The city aims to relocate the current Senior Center, which sits on a parcel in the 1300 block between Park Avenue and Woodside that is planned for an affordable housing development.

 

As we’ve reported, Summit County has called for a mandatory mask order.

Even before the news became official, there was reaction from the local business community.

Park City Chamber/Bureau Director Bill Malone said he’s looked at several communities to see how they’re dealing with the debate over masks.

He conducted an informal poll, and heard some different reactions from local business people.      

Utah State Office of Tourism/Paul Morrison Photography

Looking ahead to the summer tourist season, Park City Chamber/Bureau Director Bill Malone says it’s not a pretty picture.

Meanwhile, the picture is unclear for the winter, as resorts try to figure out how to put on a ski season with Covid precautions.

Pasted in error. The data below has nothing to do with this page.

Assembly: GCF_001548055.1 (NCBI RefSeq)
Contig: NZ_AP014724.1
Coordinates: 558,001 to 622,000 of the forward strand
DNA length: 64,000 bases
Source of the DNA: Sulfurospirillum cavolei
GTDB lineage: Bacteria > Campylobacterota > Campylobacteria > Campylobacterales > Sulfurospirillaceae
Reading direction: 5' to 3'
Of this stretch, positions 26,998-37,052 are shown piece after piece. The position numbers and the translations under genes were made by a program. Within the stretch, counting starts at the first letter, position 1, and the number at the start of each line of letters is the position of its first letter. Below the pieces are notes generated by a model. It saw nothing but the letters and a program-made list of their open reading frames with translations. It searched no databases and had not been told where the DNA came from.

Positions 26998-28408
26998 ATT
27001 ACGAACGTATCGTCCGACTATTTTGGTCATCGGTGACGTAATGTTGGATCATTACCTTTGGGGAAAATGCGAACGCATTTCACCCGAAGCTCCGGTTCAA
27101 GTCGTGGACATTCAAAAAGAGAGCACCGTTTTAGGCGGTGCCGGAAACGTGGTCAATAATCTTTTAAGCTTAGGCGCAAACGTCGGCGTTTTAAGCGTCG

Malone said in terms of the reservations they’re seeing this summer, occupancy is down to about 10 percent.

The visitors they are seeing, he said, are making their vacation plans suddenly.     

KPCW

As the Utah Legislature recently met in special session, relooking at the state’s budget after only three months, a major question for the Park City Chamber/Bureau was the state’s tourism marketing dollars.

Chamber Director Bill Malone brought us up to speed in his latest visit with KPCW.        

Malone said the actions of the lawmakers left the tourism dollars pretty much at the same level—some $24 million.